The economy, the economy. The longstanding recession has been the main preoccupation of politicians, business people and, ultimately, everyone, but at this morning's Business Council of Westchester breakfast at , a sense of optimism pervaded the banquet hall.
U.S. Senator for New York Kirsten Gillibrand was the main event at the latest installment of a quarterly speaker series sponsored by . The fairly new Senator (sworn in in 2009 when Hillary Rodham Clinton became Secretary of State) and mother of two young children spoke briskly, yet expertly, on a wide range of regional, state and national topics.
The audience of politicians (New York Senator Andrea Stewart-Cousins, Congresswoman Nita Lowey and others) and leaders from all walks of Westchester industry and organizations from Tarrytown's to the Food Bank for Westchester seemed pleased with what they heard—clapping at certain points and giving her a standing ovation at the end.
“As I look across this room, I have no doubt that the future of Westchester is strong,” Gillibrand opened.
Gillibrand criticized the gridlock and “constant bickering” in Washington.
“I know that Democrats and Republicans can find common ground," she said.
Her common-ground vision of areas that demand our focus to boost the economy went as follows:
Made in America: “not a Democratic idea or Republican idea, just a good idea.”
Advanced done here, especially now that the “lower cost that China offered is beginning to erode.” She praised Tarrytown's in particular and the “amazing work” they are doing here in what has become something of a biotech/energy tech/nanotech corridor.
Infrastructure. She proposed a national infrastructure bank that would fund large-scale, long-term projects privately—projects like the and high-speed rail which could be “managed outside of the political process.” Meanwhile, as we face our next bridge rebuild , the Senate will be at work on a transportation bill that may win some direct funding for the project, which, Gillibrand said, has been highlighted by the President as one of national significance.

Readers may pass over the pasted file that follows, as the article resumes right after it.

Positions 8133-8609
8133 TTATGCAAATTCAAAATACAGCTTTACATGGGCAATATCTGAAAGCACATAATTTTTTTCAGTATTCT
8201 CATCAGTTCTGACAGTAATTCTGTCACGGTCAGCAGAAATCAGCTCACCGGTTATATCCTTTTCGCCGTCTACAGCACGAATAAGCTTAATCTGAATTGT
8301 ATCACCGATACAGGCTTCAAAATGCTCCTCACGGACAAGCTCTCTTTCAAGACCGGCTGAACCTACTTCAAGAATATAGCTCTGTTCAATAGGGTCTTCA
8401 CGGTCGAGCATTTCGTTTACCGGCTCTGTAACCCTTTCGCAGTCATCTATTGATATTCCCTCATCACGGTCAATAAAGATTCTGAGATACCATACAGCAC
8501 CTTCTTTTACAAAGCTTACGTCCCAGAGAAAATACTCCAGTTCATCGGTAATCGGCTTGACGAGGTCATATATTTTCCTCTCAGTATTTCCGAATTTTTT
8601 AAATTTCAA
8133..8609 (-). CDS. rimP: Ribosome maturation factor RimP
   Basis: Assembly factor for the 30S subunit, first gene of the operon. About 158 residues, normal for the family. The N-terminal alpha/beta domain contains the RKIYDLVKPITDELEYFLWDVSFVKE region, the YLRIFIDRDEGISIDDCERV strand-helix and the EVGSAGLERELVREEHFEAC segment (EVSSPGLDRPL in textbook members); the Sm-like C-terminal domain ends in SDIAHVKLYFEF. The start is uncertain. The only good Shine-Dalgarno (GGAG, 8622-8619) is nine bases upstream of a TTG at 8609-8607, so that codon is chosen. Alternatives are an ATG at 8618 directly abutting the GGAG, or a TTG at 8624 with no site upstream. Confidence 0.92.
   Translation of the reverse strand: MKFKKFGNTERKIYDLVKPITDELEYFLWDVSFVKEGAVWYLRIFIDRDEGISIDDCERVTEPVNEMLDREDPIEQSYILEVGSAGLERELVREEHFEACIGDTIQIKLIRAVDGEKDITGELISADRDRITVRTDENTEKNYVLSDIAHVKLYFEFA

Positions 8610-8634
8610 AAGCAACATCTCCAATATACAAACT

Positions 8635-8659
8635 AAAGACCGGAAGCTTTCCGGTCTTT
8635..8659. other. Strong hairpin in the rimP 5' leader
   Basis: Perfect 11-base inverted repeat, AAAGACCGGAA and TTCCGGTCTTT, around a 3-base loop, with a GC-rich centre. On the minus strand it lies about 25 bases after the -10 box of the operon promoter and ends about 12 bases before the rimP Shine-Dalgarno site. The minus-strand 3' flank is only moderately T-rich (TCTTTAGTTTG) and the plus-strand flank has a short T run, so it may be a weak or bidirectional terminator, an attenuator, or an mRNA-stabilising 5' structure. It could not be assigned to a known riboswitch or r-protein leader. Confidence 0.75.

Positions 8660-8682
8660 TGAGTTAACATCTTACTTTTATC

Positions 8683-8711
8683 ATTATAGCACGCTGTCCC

Putting tax credits in place permanently as an easy way to make companies more efficient. “Washington doesn't understand how business actually works,” she said. (Some groups clapped for making tax credits for research and development permanent and making a tax policy that aggressively supports innovation.)
Finally, “If you want to unleash real potential look at America's women.” (More applause, louder.) She cited some statistics: women are equally educated but still earn 78 cents to every man's dollar; women are “innovators” who start businesses with eight times less capital than male-owned businesses. “Women and minorities are the fastest growing sector in small businesses," Gillibrand said.
This was the message that particularly resonated with Miriam-Keller Perkins, a professor at Berkeley College.
“I try to empower women myself,” she said. “I mentor a lot of women. They need that. It's part of our responsibility as women. There's the good old boys' network; we need a good ol' girls network.”
An audience Q&A covered everything from Gillibrand's great anxiety about Iran militarizing their nuclear capabilities to a need for New York to slaughter its own meat, harness the hydropower of the Hudson, and vastly improve on education in the fields of math and science.
Shawn Nowicki, of Health Pass New York, a New York City-based company that serves the the downstate counties of the state, said it was a “great event” and that it was “especially great to hear [the Senator's] optimism about her state. She's been a real advocate for New York.”
“She was fabulous today,” said Geri Sharpiro, Regional Director for the Senator's office, who first worked with Rodham Clinton and said she admires both women equally. Today also happened to be Shapiro's birthday, so she was getting her own share of admiration in the lobby after the event.